Avoid having an aperitif with an actor who is about to go on stage. We will know now. Especially when the artist in question is a bit wild, takes things to heart, and what awaits him isn’t really fooling around. When you find Sami Bouajila at the Negresco bar, a kitsch-chic institution on the Promenade des Anglais in Nice, he does the job, polite, smiling. However, we feel that we are not arriving at the right time. Usually, at this time, he remains quiet in his hotel room before taking the road to the Anthéa Theater in Antibes, which welcomes him once again, and until May 14, after two postponements due to Covid-19. The aperitif, he has nothing against, he is even rather for, in normal times. But at home, on weekends, with friends around a good bottle of natural red wine. “I like this friendly moment when we get drunk, where the barriers push back. » ” Without excess “, he adds, but that, we had guessed it. With us, it will be Coke Zero on the rocks and maximum concentration, as if to get it over with as quickly as possible.
“I played a dead man in an episode of ‘Navarro’, I was taken out of the fridge, my mother never recovered”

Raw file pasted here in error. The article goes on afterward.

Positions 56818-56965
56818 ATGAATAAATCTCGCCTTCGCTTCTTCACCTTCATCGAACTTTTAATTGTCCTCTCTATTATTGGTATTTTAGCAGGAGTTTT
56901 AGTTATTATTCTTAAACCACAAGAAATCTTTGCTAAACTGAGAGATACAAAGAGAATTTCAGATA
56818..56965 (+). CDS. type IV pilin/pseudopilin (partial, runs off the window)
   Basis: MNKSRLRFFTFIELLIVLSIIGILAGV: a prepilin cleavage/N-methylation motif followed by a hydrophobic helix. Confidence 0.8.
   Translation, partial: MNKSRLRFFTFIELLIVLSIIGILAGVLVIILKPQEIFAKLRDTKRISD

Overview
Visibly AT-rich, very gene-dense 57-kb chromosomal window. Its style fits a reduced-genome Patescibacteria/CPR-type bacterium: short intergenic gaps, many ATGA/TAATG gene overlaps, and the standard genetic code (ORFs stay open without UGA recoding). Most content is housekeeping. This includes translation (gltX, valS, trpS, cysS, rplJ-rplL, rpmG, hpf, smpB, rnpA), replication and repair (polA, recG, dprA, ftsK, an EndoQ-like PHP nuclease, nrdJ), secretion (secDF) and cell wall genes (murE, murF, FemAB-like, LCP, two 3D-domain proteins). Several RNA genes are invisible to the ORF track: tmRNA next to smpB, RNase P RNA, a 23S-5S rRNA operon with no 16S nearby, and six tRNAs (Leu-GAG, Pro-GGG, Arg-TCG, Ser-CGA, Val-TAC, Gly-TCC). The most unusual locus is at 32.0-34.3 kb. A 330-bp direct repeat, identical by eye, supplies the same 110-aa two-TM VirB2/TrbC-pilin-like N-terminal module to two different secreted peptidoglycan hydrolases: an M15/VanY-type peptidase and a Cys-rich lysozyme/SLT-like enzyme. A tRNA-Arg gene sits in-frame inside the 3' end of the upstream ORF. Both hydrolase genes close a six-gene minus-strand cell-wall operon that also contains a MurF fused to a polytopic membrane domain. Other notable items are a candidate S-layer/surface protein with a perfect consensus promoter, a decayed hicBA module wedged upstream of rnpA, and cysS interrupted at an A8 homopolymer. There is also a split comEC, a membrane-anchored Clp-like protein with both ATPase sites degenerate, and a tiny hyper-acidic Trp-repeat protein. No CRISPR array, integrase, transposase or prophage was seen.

A few hours later, seeing him play in Disgrace, a play by Ayad Akhtar subtly directed by Daniel Benoin, we will better understand the pressure. He plays Amir, a lawyer married to a New York Jewish artist, whom the attacks of September 11, 2001 come to strike in his life and his illusions. This “Apostate Muslim” as the character defines himself, is suspected of defending terrorism. Overwhelmed by hatred of the Other, he will only find a form of redemption after having been the worst of himself, sacrificing his reputation, his friends and his couple in the process. A shocking, complex and powerful text that questions and leaves this audience in the south-east of France a bit floating. A daring choice at a time when questions of Islam and immigration have been debated for months by the far-right presidential candidate Eric Zemmour. “Nothing has changed since 2001, this statement is still very topical, sighs Sami Bouajila, deaf to the chatter of the tourists who, behind him, clink glasses with multicolored cocktails. Amirs, there are plenty of them, men crushed with pain and hatred who deny themselves. » We have a feeling that it sounds tough.
Also listen Sami Bouajila: “The gaze of the other only looks at the other, I no longer undergo it”
The actor, white hair cut short, light pants and navy shirt, classy and relaxed at the same time, was born fifty-five years ago in Isère to Tunisian parents. A son of immigrants like hundreds of thousands of others, who grew up at a time when one could still believe that this whole story between France and its former colonies could end well, when the words “Republic” and “integration” sounded like promises of harmony, where one could dream of a happy and proud diversity.
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An aperitif with Sami Bouajila: “France is struggling with its populations of immigrant origin”